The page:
MERIT Award Recipient: Riccardo Dalla-Favera, M.D.
|Sponsoring NCI Division:||Division of Cancer Biology (DCB)|
|Award Approved:||June 2002|
|Riccardo Dalla-Favera, M.D.|
Literature Search in PubMed
AIDS Associated Lymphoproliferative Disorders
The development of tumors of the lymphoid system, mainly B lymphocyte-derived non-Hodgkin lymphoma (NHL), represents one of the most serious aspects of AIDS, and its frequency is increasing among HIV-infected individuals. AIDS-associated non-Hodgkin lymphoma (AIDS-NHL) is a heterogeneous group of malignancies derived from germinal center B cells, and includes Burkitt lymphoma, diffuse large cell lymphoma and primary effusion lymphoma. During the last fifteen years, Dr. Dalla-Favera and co-workers have contributed important information on the mechanisms leading to NHL-development by identifying the genes that are specifically altered in AIDS-NHL cells. In particular they have identified the oncogenes that are involved in NHL-specific chromosomal translocations, the genetic hallmark of these tumors.
More recently, the Dalla-Favera laboratory has discovered a novel mechanism, called aberrant somatic hypermutation, which may be responsible for extensive genetic damage in NHL. They have found that the somatic hypermutation mechanism, which normally targets the immunoglobulin genes in B cells, functions aberrantly in greater than 50 percent of B cell diffuse large cell lymphoma. As a consequence, multiple genes, including several proto-oncogenes, are hypermutated in these cells, leading to their deregulated expression and/or to the production of mutant oncogenic proteins.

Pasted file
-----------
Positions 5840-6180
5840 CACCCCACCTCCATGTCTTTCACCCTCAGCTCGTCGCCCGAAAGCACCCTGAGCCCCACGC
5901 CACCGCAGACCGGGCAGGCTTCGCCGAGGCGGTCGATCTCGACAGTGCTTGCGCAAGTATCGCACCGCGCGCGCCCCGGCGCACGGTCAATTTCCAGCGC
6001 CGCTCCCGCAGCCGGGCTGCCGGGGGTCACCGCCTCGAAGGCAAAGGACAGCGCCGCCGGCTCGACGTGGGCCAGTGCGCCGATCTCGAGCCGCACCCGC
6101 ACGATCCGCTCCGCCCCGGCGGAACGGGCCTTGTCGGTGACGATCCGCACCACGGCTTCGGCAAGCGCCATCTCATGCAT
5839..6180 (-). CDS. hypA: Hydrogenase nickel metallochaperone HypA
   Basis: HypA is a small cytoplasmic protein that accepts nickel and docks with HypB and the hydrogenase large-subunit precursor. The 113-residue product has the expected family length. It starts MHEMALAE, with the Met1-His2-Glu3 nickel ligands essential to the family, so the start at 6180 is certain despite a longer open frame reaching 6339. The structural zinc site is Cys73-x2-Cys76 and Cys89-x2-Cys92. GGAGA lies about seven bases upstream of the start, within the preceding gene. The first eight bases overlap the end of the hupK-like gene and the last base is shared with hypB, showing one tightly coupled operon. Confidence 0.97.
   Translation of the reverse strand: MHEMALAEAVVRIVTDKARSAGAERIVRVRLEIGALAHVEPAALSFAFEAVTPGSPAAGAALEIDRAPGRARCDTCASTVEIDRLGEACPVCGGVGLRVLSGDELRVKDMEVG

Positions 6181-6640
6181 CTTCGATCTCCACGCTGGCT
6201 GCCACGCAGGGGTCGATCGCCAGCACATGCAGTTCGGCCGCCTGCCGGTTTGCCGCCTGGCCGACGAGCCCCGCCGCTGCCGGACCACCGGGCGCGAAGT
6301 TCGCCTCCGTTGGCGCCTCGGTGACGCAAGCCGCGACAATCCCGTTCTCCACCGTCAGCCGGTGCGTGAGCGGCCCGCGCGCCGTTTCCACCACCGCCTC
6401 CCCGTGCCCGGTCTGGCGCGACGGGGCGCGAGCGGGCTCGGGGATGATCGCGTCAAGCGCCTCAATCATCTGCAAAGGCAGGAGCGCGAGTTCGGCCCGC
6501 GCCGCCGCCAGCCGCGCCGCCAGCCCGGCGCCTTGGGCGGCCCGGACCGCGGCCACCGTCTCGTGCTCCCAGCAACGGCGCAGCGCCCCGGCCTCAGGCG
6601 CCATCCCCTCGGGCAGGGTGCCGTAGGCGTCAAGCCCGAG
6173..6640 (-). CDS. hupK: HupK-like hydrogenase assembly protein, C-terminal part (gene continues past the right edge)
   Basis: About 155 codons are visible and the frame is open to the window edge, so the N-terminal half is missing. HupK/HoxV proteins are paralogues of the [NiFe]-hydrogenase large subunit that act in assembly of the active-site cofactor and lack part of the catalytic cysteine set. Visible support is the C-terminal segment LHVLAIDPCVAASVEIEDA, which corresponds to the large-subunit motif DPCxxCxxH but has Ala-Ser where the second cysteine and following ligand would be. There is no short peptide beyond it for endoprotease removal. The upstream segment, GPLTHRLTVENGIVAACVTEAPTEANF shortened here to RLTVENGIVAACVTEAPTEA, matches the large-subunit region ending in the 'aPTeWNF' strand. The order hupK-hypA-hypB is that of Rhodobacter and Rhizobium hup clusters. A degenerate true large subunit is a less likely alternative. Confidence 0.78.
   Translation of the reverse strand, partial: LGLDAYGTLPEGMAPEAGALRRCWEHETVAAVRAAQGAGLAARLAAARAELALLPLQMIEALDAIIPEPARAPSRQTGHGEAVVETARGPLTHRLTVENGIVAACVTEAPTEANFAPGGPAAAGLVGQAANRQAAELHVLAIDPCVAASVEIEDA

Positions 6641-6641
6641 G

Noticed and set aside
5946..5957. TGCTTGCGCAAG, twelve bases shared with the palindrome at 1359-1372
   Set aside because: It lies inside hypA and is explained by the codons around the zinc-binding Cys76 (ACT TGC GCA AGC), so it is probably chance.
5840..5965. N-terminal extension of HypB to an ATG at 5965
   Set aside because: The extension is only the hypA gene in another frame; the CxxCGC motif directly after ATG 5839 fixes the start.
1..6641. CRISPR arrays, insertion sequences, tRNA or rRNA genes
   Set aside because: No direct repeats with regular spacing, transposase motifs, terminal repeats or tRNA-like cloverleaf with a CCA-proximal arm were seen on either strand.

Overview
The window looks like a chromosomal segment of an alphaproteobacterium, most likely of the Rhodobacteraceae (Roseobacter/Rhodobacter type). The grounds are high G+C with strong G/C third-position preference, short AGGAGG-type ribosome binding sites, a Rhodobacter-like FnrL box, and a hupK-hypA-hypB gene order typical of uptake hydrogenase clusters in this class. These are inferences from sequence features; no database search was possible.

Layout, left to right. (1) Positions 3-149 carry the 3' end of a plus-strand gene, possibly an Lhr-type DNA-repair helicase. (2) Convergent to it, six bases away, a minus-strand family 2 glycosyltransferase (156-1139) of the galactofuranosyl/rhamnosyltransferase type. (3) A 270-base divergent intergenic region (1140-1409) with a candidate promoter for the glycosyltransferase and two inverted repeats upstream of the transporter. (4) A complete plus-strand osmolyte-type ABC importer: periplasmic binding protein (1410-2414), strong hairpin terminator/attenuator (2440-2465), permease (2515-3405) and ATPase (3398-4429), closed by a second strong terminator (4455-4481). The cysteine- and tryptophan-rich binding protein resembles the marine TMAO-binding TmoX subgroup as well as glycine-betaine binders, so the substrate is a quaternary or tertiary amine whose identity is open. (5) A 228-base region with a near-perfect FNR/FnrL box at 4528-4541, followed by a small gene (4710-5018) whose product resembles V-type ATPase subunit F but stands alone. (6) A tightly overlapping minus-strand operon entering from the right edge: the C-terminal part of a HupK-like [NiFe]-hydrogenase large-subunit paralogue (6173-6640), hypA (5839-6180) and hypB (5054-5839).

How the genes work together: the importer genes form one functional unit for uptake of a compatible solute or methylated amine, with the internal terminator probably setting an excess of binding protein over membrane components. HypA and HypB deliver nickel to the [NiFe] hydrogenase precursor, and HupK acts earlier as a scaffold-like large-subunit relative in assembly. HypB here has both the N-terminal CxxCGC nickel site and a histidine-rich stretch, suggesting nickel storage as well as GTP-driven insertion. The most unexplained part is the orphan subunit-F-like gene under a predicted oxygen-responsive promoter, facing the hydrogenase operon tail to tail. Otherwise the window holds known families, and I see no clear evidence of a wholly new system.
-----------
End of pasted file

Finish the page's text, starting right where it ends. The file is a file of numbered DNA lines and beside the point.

Dr. Dalla-Favera and co-workers will study the role of somatic hypermutation in AIDS-NHL by identifying which genes are altered in these tumors, determining the functional consequences of these alterations, and testing their effects in transgenic mouse models. In addition, this research group will exploit the power of gene expression profiling technology to analyze in detail the phenotype of AIDS-NHL subtypes, their possible further heterogeneity, and their relationship to normal B cell subpopulations by gene expression profiling.